As appellant was walking down the steps, she was looking down and trying to be very careful because she could not see very well because of the conditions. She was unaware of the drop in elevation and fell as she stepped off the curb. When asked whether she was looking ahead at the time of her fall, she responded, "I had been looking at the ground after negotiating those steps. I don't know at the time of the fall. I believe I was looking down but I cant be sure at this point."
Appellant charges appellees with negligence in failing to properly maintain the walkway and provide adequate lighting for the walkways and approaches to its premises.
1. "Where an owner or occupier of land, by express or implied invitation, induces or leads another to come upon his premises for any lawful purpose, he is liable in damages to such persons for injuries caused by his failure to exercise ordinary care' in keeping the premises and approaches safe." OCGA 51-3-1
Appellees argue that a jury could not find they failed in this duty because there is nd evidence that the outside lighting was inadequate. To the contrary, appellant's evidence is that, although some lighting existed, it did not adequately illuminate the approaches to the restaurant.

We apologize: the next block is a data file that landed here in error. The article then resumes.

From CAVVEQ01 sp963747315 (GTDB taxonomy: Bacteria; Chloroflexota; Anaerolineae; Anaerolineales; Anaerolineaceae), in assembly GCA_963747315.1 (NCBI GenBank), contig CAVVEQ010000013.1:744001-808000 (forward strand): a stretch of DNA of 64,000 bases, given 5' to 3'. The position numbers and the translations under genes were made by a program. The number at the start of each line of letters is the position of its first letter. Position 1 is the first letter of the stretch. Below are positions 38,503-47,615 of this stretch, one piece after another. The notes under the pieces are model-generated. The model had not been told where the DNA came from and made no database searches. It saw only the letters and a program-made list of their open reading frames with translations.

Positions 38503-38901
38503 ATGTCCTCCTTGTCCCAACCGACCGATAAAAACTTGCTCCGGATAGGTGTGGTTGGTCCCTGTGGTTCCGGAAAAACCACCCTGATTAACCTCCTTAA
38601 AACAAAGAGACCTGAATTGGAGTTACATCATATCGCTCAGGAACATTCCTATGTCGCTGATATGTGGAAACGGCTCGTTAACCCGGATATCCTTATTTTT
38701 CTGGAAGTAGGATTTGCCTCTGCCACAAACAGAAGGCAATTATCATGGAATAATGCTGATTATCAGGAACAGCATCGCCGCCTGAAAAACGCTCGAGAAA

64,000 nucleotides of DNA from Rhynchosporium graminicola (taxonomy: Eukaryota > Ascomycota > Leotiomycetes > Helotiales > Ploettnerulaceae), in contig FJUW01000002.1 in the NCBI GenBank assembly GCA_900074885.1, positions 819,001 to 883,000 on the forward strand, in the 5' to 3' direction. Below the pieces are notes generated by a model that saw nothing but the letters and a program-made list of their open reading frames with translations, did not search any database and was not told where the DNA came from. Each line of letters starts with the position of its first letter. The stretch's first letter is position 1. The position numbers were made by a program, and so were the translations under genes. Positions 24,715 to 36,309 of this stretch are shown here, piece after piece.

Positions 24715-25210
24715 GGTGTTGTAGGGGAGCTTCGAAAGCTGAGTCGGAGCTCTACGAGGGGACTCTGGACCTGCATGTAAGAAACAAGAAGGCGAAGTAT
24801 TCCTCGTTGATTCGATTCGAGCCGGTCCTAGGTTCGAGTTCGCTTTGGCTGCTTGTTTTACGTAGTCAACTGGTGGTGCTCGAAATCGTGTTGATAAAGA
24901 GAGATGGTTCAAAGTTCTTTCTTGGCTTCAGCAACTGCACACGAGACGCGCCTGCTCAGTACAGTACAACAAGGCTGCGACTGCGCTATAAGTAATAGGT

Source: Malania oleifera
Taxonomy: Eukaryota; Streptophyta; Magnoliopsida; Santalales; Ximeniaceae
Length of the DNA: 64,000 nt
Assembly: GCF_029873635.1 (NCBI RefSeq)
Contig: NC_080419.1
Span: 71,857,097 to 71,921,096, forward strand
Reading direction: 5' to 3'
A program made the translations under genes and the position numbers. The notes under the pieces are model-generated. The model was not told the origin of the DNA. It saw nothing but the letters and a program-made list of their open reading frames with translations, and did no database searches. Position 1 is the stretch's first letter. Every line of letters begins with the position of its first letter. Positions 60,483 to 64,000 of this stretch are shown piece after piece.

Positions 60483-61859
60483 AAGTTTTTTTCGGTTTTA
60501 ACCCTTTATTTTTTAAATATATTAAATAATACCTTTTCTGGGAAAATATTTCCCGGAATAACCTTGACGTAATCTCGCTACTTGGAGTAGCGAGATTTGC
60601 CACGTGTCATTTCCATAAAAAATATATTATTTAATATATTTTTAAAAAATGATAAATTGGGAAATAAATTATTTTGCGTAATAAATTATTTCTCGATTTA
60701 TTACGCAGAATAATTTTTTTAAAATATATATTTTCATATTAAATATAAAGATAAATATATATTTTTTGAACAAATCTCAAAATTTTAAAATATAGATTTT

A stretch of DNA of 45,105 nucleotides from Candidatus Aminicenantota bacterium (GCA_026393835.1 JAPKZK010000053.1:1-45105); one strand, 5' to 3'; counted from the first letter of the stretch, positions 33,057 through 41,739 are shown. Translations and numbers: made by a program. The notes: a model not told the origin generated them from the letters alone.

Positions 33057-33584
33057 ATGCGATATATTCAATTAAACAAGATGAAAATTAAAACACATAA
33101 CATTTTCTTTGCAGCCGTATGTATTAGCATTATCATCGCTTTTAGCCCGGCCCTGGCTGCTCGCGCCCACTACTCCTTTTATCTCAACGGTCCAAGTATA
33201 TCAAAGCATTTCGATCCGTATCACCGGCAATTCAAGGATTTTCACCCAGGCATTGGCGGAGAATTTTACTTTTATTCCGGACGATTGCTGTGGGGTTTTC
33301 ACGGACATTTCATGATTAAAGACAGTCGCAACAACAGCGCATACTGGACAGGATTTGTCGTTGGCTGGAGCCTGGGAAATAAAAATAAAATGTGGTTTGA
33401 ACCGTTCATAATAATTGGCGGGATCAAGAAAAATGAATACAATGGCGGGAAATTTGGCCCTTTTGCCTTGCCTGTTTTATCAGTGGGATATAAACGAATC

"The true ground of liability is the proprietor's superior knowledge of the perilous instrumentality and the danger therefrom to persons going upon the property. It is when the perilous instrumentality is known to the owner or occupant and not known to the person injured that a recovery is permitted." (Citation, punctuation and emphasis omitted.) Emory Univ. v. Duncan, 182 Ga. App. 326
, 328 (2) (355 SE2d 446
Appellees argue that there is no evidence that they had any knowledge of the allegedly inadequate lighting, in that no other falls had occurred in the area and there had been no complaints regarding the lighting, and that appellant had superior knowledge of any inadequacy in the lighting.
The fact that there had been no prior incidents or complaints concerning the lighting does not absolve appellees of liability. " 'An occupier of premises is under a duty to inspect the premises to discover possible dangerous conditions of which he does not know and to take reasonable precautions to protect the invitee from dangers which are foreseeable from the arrangement and use of the premises. [Cit.]. . .' [Cit.]" Lawless v. Sasnett, 200 Ga. App. 398
, 399 (408 SE2d 432
On the issue of superior knowledge, the question is whether appellant had knowledge of the change in elevation, not the lighting of the area. " ' "[I]t is a plaintiff's knowledge of the specific hazard which precipitates the . . . fall which is determinative, not merely his knowledge of the generally prevailing hazardous conditions. . . ." [Cit.]' (Emphasis in original.) [Cit.]" Lindsey v. J. H. Harvey Co., 213 Ga. App. 659